The mass transport system in mammals is the circulatory system. This system uses the blood to transport substances between the heart and tissues.
Mass transport systems are used to carry raw materials from specialised exchange organs to the body cells and remove waste.
The bad news is this is quite a big section with a lot to get your head around, but the good news is learning how your heart works is pretty interesting!
The mass transport system is all linked to the heart in mammals. The electrical stimulation of the heart is generated by the sinoatrial node (SAN). The SAN acts as the heart’s pacemaker. It does not need stimulation from a nerve in order to contract. We refer to the heart as being myogenic.
Collagen prevents the electrical activity generated by the SAN passing directly from the atria to the ventricles. This is because collagen is non-conducting and so the electrical impulses have to pass via the atrioventricular node in order to progress any further down the heart.
Little bit confusing I know, but in simple terms the heart doesn’t need the brain to tell it to pump – it can do it automatically thanks to the SAN.
Carrying on with the formation of the heart; coronary arteries can be found on the surface of the heart muscle. They provide the heart muscle with oxygen for respiration.
The ventricles contract from the bottom upwards to ensure all the blood is squeezed from the ventricles. There can’t be any blood left in the ventricles otherwise the heart will not be performing at its maximum and the atria will not be able to empty all of their blood into the ventricles.
Ventricles have thicker walls than atria because they must pump blood further. The atria only push blood into the ventricles, whereas the ventricles have to pump the blood either to the lungs or all the way around the body. The thicker muscle can contract with greater force, and so pump blood at higher pressure.
The muscle around the left ventricle is thicker than that around the right ventricle because the left ventricle has to pump blood all the way around the body which is further than just the lung.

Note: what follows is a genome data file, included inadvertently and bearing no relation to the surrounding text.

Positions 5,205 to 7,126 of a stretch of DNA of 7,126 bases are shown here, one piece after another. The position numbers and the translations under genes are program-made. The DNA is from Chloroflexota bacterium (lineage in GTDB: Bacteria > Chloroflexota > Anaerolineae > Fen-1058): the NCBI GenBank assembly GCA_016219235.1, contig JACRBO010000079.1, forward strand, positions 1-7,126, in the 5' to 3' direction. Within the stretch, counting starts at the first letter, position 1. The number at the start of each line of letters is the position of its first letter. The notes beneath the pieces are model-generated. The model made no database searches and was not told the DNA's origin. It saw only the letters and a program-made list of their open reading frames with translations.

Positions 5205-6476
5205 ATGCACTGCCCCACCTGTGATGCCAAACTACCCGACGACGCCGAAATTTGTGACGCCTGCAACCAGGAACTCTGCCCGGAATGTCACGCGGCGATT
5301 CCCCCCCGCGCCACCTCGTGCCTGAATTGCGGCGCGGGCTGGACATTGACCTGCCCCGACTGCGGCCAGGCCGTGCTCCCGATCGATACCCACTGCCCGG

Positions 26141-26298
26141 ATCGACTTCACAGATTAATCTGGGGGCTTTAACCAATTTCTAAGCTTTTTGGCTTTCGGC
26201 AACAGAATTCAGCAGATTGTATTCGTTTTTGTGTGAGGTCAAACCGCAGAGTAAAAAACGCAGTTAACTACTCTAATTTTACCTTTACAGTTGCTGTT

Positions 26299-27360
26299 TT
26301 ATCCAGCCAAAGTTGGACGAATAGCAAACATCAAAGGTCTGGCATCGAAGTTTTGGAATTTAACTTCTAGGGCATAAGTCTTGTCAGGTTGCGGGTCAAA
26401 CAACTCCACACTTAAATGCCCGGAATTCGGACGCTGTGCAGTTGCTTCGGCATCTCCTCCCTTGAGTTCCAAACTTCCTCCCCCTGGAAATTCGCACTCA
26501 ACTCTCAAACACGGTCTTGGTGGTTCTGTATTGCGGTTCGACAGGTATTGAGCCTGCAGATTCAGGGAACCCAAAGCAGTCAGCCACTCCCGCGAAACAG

The left side of the heart pumps blood all the way around the body, whereas the right side of the heart only pumps blood to the lungs.
You would find the semi-lunar valve between the left ventricle and the aorta. They are there to prevent backflow of blood into the ventricles. You will also find one in-between the right ventricle and the pulmonary artery.
The bundle of His is located between both ventricles. The bundle of His carries the electrical impulse from the atrio-ventricular node (AVN) down to the base of the heart so that the impulses can spread up the side of the ventricles via the Purkyne fibres.
When the AVN receives the electrical impulse from the SAN, there is a slight delay before the impulses are sent down the bundle of His.This is to ensure the ventricles contract after the atria have completely emptied.
That was a lot of information so it’s probably not a bad idea at this point to give it a re-read and take a look at a diagram of the heart to see how all the different parts fit together.
To understand how well your heart in functioning, both cardiac output and stroke volume can be calculated.
Cardiac output is the volume of blood pumped out of the heart per minute. The heart rate is the number of beats per minute. Your heart rate can be measured by feeling your pulse. Your pulse is surges of blood forced through arteries by the heart contracting.
Your stroke volume is the volume of blood pumped during each contraction of the ventricles. This is measured in centimetres cubed. It can be calculated by using the following formula: cardiac output / heart rate.
And that’s it – you now know how hard your heart works 24/7, 365 days of the year!